Shuffle the cards/pack - to change policy/personnel.
Turn up trumps - to complete something well or successfully; to have a better performance or outcome than is expected.
So if Bridge is your strong suit then please join us at Fyfield on a Monday afternoon or Thursday evening where you will be sure of a welcome - in spades!
Fyfield Bridge Club - July 2019 Newsletter
On Monday 20th May we had a Charity bridge drive in aid of St. Clare’s Hospice in Hastingwood with a fantastic result.
We were overwhelmed by the generosity of local shopkeepers and members of the Club who gave such delightful donations for our raffle (see photo below). I feel it is only fitting to name the shops individually and they are: Blooming Jacks the florist, Hockings the butchers, Central Electrics, Bubbles pet shop, Anchor Fish and Chip shop, Sainsbury's, Capital Flowers, Bell Nails, Amy Louise, Nerrisa & Claire's, Brick Lane Bagels, the Cheesemonger, Wake n Bakery, Balloonatics, Eeny Meenie, Queens Head public house, Black Bull public house, and Fyfield Post Office.
Most of the monies came from the raffle sales and with the Club donating all the entrance fees a grand total of £700 was presented by Rita Barnard and Barbara Wells to Mrs Dani De Ach at St Clare.
Presenting the cheque to the St Clare Hospice: (L-R) Rita Barnard, Dani De Ach and Barbara Wells
Our congratulations go to Clive and Kate Cullen from Ongar who were the overall winners of the competition.
I wish to thank Fyfield Bridge Club for all the hard work that went into this event, and thanks to the ladies who made the delicious homemade cakes that were served with tea at the halfway break.
We intend to make this an annual event and hope we can repeat this success for many years to come.
Fyfield Bridge Club - June 2019 Newsletter
Fyfield, Ongar & District Bridge Club is a friendly sociable club for members who enjoy a relaxed approach to playing Bridge. There are two sessions each week, on Monday afternoon and Thursday evening, held at the village hall off Houchin Drive in Fyfield. Attendance is constant with six to eight tables on Mondays and six to nine tables on Thursdays. The club has electronic scoring which is very user-friendly and provides each member with their final position at the end of of play. The results are uploaded to the website and available to view by the time they have returned home.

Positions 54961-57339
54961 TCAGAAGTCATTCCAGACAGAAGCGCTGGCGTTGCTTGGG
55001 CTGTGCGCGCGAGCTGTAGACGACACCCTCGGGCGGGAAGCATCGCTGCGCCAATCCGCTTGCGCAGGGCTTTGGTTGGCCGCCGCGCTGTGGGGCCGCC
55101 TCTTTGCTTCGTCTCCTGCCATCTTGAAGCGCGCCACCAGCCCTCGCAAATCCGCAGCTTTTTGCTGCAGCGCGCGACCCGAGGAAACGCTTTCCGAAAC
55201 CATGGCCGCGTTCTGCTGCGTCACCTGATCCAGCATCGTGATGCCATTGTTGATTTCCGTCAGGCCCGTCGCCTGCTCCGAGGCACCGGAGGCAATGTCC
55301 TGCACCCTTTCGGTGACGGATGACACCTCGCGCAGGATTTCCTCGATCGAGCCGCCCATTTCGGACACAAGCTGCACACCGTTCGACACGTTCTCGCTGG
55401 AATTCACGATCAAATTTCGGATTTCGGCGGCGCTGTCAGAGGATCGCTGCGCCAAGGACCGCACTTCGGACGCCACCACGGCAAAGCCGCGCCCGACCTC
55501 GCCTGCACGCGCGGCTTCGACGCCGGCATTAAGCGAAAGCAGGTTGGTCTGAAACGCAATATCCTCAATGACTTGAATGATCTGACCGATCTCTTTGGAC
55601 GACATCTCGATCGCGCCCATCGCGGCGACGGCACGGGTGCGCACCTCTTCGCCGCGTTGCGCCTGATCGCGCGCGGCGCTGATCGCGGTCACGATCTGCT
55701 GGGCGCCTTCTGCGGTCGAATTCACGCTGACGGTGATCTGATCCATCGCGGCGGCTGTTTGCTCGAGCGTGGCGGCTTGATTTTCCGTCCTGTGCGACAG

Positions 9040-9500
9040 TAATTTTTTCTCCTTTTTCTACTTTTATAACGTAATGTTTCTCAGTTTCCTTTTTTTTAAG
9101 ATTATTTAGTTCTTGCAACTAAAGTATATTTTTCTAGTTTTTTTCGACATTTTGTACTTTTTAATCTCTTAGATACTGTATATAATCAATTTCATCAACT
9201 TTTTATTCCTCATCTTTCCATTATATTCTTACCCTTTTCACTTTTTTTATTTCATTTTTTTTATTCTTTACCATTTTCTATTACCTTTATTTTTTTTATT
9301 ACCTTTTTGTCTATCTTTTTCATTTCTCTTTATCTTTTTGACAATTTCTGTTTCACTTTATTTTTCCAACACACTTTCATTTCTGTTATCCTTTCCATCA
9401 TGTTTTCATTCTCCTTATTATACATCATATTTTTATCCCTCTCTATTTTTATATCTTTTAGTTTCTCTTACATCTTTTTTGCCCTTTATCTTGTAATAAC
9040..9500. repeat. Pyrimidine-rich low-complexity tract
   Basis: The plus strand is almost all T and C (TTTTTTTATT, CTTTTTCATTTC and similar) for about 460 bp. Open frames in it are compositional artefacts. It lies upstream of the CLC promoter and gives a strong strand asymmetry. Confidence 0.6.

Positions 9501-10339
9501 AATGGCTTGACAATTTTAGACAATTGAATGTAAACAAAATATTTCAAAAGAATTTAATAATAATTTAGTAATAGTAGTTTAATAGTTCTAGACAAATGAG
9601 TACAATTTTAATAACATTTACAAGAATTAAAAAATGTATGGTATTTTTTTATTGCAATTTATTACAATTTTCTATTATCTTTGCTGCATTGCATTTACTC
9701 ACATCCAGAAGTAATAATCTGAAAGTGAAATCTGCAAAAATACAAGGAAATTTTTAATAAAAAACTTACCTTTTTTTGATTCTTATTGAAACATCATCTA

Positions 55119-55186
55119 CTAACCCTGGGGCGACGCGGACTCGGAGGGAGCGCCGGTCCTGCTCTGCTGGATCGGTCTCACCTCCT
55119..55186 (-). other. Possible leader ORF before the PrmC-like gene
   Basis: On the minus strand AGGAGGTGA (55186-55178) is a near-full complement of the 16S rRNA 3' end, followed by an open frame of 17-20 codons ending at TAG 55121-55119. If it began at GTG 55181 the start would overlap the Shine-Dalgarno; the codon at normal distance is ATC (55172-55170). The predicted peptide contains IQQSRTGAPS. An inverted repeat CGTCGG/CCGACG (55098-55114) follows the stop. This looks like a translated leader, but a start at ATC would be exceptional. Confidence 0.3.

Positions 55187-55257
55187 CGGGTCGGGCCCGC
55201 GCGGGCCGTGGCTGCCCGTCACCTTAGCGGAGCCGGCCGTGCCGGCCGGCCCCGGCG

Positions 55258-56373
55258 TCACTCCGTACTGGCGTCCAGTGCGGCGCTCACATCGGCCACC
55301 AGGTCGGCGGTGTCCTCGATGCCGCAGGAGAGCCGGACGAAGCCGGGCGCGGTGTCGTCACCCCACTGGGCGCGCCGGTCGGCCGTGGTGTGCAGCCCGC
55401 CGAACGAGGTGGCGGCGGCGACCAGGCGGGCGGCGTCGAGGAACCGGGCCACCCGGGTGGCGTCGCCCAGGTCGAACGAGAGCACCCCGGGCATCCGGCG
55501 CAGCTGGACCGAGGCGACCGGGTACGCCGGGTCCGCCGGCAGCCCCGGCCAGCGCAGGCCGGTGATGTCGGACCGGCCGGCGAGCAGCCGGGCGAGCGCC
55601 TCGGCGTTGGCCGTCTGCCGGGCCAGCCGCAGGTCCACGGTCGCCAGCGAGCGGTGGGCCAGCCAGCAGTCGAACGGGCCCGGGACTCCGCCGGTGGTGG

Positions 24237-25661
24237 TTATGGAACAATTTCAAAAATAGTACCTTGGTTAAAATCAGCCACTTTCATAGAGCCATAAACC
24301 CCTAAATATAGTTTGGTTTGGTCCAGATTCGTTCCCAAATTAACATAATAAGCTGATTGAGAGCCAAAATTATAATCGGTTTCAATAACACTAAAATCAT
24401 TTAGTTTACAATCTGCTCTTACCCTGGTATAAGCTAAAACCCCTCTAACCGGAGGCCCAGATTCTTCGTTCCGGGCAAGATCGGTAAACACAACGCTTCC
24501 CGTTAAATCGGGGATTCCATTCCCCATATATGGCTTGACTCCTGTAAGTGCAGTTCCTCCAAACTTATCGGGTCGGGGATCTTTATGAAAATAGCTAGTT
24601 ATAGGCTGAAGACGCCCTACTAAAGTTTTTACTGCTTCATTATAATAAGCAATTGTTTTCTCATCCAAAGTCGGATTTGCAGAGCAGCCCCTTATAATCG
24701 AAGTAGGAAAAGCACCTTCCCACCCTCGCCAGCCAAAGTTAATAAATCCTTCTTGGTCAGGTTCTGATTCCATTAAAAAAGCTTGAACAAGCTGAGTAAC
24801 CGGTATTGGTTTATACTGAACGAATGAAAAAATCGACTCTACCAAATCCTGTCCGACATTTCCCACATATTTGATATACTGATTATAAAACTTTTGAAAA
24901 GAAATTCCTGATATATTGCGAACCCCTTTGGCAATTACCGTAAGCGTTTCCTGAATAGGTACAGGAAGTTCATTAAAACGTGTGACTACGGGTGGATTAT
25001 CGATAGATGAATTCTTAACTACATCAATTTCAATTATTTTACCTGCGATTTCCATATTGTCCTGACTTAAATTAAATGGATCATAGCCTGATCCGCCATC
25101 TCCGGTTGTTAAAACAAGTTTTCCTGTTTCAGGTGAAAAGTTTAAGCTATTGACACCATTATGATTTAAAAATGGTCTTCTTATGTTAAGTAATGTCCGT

Charity events are also planned throughout the year with monies donated to Children in Need and/or other charitable organisations. The latest event took place on 20th May in aid of St Clare Hospice at Harlow and a further report will appear in the next newsletter.
We are in the process of organising an outside tutor to run a series of monthly refresher classes on a Wednesday afternoon and there may be room for non-members to attend. If anyone is interested, please make contact via our website.
If you would like to play Bridge in a welcoming environment, then come along and give us a try. Full details can be found on the Club's website: www.bridgewebs.com/fyfield
Fyfield Bridge Club - May 2019 Newsletter
There are at least twelve Bridge Clubs within a 10-mile radius of Ongar, with Fyfield, Ongar and District Bridge Club being the nearest and it shows just how popular the game is. When our club started in 2015, we needed to attract at least twenty-four members in order to cover the set-up and running costs and were delighted with the initial response. Since then numbers have increased steadily, and we now regularly have enough people to put up between eight to ten tables for each of our twice-weekly sessions.
Although for many it is the social rather than the competitive side of Bridge that is the attraction, none of us really want to see our names at the bottom of the leader board. To this end, many members try to improve their play through subscription to on-line sites and of course the Club does run its own training sessions which, during this year, will cover general playing techniques and in particular the various tools to enable players to bid and make that elusive slam score.
Once a year our Thursday evening session enters an ECATS worldwide competition in support of Children in Need and for our Monday sessions we are introducing a fun competition to raise funds for a more local charity, the St Clare Hospice at Harlow. The competition will be held this month on 20th May and we are busy organising homemade cakes and raffle prizes in the expectation of a good turnout.